A critic of Guido's blog on Python's lambda

David C. Ullrich ullrich at math.okstate.edu
Mon May 8 15:05:38 CEST 2006

On Sun, 07 May 2006 10:36:00 -0400, Ken Tilton <kentilton at gmail.com>

>Your spreadsheet does not have slots ruled by functions, it has one slot 
>for a dictionary where you store names and values/formulas.
>Go back to your example and arrange it so a and b are actual slots (data 
>members? fields?) of the spreadsheet class. You can just stuff numbers in a:
>    sheet1.a = 42
>but b should be somehow associated with a rule when sheet1 is created. 
>As I said in the other post, also associate an on-change callback with 
>slots a and b.

I must be missing something - seems this should be easy using
__setattr__ and __getattr__. Then _literally_ there's just a
dict containing names and functions, but when you _use_ the
class it looks just like the above:

>When that is done we can look at a working example and see how well 
>Python fared without macros and full-blown lambda.

No lambda in the non-programmer-half-hour implementation below.
You need to define a named function for each cell to use as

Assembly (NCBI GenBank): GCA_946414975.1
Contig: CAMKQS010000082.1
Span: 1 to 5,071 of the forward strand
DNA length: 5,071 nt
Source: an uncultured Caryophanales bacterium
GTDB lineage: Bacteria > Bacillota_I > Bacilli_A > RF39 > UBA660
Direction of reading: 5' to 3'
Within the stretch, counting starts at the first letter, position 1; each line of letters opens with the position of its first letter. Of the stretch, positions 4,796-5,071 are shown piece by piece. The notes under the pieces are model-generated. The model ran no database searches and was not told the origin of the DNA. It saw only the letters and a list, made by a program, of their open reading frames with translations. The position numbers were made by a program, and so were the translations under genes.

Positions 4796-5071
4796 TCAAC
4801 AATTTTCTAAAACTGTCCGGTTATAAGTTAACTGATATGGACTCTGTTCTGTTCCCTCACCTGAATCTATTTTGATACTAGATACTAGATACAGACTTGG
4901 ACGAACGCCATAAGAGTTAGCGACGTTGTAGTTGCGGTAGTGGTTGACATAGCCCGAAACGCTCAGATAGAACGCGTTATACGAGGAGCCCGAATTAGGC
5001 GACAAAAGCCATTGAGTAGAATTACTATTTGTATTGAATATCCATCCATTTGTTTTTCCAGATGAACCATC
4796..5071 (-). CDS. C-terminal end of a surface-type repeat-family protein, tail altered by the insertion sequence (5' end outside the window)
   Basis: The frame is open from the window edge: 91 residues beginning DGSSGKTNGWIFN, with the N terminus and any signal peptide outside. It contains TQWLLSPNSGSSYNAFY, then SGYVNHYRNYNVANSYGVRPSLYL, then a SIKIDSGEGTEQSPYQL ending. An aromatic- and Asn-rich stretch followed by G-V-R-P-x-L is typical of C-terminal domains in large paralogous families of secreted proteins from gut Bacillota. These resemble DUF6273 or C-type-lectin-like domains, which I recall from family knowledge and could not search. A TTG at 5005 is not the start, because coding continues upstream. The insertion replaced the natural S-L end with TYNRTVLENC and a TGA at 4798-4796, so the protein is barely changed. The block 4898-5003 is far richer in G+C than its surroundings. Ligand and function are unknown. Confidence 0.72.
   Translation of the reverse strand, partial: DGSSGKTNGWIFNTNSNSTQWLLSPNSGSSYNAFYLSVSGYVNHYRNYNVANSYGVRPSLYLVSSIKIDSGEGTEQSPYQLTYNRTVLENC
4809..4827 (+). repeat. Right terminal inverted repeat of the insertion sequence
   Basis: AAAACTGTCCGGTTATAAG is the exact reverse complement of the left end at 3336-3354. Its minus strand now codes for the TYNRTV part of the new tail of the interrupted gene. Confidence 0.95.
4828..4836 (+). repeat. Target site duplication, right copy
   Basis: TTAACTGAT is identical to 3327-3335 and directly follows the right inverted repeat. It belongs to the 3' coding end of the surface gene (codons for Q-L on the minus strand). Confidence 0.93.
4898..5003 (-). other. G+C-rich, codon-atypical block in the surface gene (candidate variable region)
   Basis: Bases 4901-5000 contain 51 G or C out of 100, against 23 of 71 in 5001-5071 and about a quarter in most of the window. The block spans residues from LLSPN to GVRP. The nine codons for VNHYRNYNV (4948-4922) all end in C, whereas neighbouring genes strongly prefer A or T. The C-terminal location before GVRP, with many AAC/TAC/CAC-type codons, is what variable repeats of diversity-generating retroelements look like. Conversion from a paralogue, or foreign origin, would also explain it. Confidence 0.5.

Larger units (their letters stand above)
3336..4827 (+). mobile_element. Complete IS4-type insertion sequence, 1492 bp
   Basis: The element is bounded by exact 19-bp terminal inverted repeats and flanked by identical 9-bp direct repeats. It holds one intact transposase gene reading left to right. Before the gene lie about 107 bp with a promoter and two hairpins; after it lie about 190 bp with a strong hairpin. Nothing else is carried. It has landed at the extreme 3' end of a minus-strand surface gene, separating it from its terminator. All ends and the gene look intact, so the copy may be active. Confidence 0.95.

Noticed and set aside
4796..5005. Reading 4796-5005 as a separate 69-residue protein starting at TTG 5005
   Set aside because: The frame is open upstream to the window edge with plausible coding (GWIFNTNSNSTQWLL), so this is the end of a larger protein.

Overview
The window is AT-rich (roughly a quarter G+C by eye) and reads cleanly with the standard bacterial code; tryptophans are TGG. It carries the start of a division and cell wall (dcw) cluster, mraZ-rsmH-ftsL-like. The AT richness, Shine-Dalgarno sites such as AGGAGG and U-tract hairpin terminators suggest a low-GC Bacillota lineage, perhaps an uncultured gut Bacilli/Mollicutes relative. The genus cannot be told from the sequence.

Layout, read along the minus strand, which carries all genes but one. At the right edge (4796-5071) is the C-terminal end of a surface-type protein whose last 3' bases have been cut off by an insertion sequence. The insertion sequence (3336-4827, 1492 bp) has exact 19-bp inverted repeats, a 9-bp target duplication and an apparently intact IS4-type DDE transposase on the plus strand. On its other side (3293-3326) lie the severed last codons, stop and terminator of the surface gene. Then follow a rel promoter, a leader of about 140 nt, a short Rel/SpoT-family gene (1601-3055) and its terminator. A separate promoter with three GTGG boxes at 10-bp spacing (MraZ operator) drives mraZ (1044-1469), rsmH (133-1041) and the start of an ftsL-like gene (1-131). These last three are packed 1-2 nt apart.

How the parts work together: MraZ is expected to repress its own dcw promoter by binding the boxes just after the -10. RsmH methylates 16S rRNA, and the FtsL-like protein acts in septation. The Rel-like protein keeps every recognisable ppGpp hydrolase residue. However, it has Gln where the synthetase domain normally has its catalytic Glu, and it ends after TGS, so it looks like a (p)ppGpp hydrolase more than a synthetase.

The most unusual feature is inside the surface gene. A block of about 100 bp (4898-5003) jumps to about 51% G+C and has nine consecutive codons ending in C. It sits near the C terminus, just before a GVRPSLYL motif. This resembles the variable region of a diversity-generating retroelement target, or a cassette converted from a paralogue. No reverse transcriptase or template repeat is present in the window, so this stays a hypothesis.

a callback. Except for that what are Cells supposed to do that
the implementation below doesn't do?


class Cell:

  def __init__(self, name, owner, callback):
    self.name = name
    self.callback = callback
    self.owner = owner

  def onchange(self, value):
    self.value = value
    self.callback(self, value)

class Cells:

  def __init__(self):
    #self.slots = {}
    #Oops, don't work so well with __setattr__:
    self.__dict__['slots'] = {}

  def __setattr__(self, name, value):

  def __getattr__(self, name):
    return self.slots[name].value

  def AddCell(self, name, callback):
    self.slots[name] = Cell(name, self, callback)


Sample use:

cells = Cells()

def acall(cell, value):
  cell.owner.slots['b'].value = value + 1


def bcall(cell, value):
  cell.owner.slots['a'].value = value - 1


cells.a = 42
print cells.a, cells.b
cells.b = 24
print cells.a, cells.b


David C. Ullrich

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